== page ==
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The Scots had an expression for it: “possession is eleven points in the law, and they say there are but twelve.” But possession is not always a good thing – such as, for instance, if you’re one of a handful of Americans with a felony on your record (a mere 20 million people as of 2010).
In that case, federal law prohibits you from possessing a firearm. The statute in question – 18 USC 922(g) – is generally known as “felon-in-possession” although it’s more than that. The F-I-P statute is long on definitions as to what kind of crime is disqualifying, and what is a firearm – but the gist of it is that if you were ever convicted of a felony (or even some types of misdemeanors), you had better be standing on the twelfth point of the law. That is to say, you had better not be in possession of a firearm.
Which brings us to the story of Gilberto Ray Ramos. No doubt Gil is a man with a real problem. Earlier this week, the 8th Circuit upheld his conviction on multiple drug offenses. But in so doing, it reversed his conviction as a felon in possession.
Gil’s problems started with a fellow drug trafficker who, after being arrested for his own misdeeds, make the all-too-common and quite reasonable decision to help the police in hopes of reducing his sentencing. Among other tales the informant told the constabulary, he recounted that Gil had sent him a text message offering to sell him a .40 caliber handgun.
The authorities ultimately collected enough evidence to search Gil’s apartment, which he shared with a woman named Jasmyn. When they tossed the place, the police found a .45 caliber handgun in one of the two bedrooms, hidden under a mattress next to a pink vibrator. Men’s and women’s clothes were hanging in the closet. In the kitchen, the police found a water bill for the place, issued in Gil’s name.
When he was arrested, Gil was on parole from Arkansas. Before his trial in the federal case, Gil signed a waiver of hearing for Arkansas in which he admitted “that I have violated the following condition(s) of release as alleged[.]” Underneath, boxes labeled “#4 Laws” and “#5 Weapons” are marked.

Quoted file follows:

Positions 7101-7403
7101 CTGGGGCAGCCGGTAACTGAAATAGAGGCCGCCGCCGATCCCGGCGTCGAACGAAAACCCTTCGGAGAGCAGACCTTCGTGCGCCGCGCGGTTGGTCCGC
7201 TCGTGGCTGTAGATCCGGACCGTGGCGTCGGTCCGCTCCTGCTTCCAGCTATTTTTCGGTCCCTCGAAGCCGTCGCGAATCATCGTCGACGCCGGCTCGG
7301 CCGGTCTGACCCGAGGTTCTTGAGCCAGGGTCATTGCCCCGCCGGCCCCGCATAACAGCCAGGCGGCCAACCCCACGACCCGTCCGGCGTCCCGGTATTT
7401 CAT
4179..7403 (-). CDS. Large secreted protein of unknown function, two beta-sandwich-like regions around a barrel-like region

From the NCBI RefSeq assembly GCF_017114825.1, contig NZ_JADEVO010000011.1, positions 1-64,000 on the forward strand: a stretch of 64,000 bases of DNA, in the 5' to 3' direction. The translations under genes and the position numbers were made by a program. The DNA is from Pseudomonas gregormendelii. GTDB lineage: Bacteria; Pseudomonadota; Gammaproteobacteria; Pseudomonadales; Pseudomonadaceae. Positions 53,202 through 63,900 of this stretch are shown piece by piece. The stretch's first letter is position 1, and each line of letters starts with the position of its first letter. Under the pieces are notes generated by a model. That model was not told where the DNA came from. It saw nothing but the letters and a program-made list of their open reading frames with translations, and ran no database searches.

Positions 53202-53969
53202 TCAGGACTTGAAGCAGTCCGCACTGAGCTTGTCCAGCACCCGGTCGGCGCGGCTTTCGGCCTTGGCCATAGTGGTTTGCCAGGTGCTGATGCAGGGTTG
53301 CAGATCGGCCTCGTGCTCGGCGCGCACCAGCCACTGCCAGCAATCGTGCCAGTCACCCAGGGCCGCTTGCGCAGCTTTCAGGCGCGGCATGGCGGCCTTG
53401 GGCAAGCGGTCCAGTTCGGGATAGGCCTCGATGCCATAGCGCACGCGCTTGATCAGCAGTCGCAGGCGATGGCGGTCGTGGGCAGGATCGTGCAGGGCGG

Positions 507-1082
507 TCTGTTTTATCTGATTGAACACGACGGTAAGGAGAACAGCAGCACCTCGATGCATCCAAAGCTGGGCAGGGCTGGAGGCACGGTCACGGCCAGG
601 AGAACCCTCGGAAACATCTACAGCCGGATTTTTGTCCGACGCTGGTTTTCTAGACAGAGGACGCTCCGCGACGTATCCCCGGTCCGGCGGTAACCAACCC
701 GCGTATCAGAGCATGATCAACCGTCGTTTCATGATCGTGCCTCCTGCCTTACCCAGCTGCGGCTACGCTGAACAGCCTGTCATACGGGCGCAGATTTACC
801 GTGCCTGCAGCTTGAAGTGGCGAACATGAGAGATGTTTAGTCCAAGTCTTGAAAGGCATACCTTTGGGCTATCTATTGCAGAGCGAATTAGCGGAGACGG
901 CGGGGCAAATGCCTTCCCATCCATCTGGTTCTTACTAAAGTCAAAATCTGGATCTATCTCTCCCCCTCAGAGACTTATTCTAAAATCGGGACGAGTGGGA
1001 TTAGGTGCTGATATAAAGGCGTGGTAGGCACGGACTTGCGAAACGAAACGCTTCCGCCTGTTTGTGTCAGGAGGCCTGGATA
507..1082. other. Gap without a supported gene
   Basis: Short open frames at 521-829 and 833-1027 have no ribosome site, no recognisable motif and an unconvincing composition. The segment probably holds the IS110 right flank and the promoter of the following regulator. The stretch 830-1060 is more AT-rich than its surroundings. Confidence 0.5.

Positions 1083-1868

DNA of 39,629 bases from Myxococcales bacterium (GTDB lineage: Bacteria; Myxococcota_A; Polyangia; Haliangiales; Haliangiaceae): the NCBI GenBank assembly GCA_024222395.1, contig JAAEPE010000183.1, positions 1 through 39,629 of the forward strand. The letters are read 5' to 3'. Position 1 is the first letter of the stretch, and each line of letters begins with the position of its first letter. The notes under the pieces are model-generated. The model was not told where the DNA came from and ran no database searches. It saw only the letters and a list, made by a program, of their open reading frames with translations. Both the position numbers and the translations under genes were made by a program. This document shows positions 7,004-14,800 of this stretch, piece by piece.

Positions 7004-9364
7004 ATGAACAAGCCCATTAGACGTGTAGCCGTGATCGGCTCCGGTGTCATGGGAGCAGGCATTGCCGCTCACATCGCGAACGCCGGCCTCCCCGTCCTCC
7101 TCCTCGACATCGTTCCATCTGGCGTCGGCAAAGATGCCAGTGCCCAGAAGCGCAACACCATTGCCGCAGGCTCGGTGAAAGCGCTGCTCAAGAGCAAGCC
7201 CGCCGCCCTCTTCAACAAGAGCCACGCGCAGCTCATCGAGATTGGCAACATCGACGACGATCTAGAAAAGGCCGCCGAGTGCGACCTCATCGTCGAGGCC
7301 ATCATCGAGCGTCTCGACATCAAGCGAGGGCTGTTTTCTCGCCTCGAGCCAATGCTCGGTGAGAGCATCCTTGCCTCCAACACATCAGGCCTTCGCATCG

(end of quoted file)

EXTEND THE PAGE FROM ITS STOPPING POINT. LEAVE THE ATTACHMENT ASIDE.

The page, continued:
The 8th Circuit held that the evidence wasn’t good enough. An F-I-P conviction may be based on constructive possession as well as actual possession. Constructive possession is where the felon knows the gun is present and can exercise control over the premises where the gun is located. Some cases have held that such dominion alone is good enough, because dominion permits the jury to infer the felon knew the gun was there.
But as the Circuit noted, dominion is not good enough to prove knowledge where the premises are occupied by more than one person. There, the government has to provide additional evidence of a link between the gun and the felon. “Otherwise,” the Court argued, “a father could be imprisoned for marijuana that his son has hidden in the house, or a wife could be jailed for her husband’s secret cache of illegal guns.”
Here, Gil jointly occupied the apartment with Jasmyn. As its extra evidence, the government pointed to the fact that there were men’s clothes in the closet of the bedroom where the gun was found. But, as the Circuit noted, “they also found women’s clothes in that closet and men’s clothes in the other bedroom’s closet. Further, the gun was found under the mattress next to a pink vibrator.”
The 8th concluded that “on this evidence, it is more than possible” that Gil was convicted for a gun Jasmyn had that he knew nothing about.”
The Court conceded that the government presented evidence that Gil had tried to sell a different gun to the informant and admitted in the Arkansas parole form that he violated a condition of parole involving “weapons.” But neither of those facts tied Gil to the particular gun – the .45 caliber pistol – that he was charged with possessing. “Although this evidence may demonstrate that Ramos had access to a gun,” the Court held, “it does not mean that he had access to this gun or that he even knew about it.”
United States v. Ramos, Case No. 16-1306 (8th Cir., Mar. 27, 2017)
– Thomas L. Root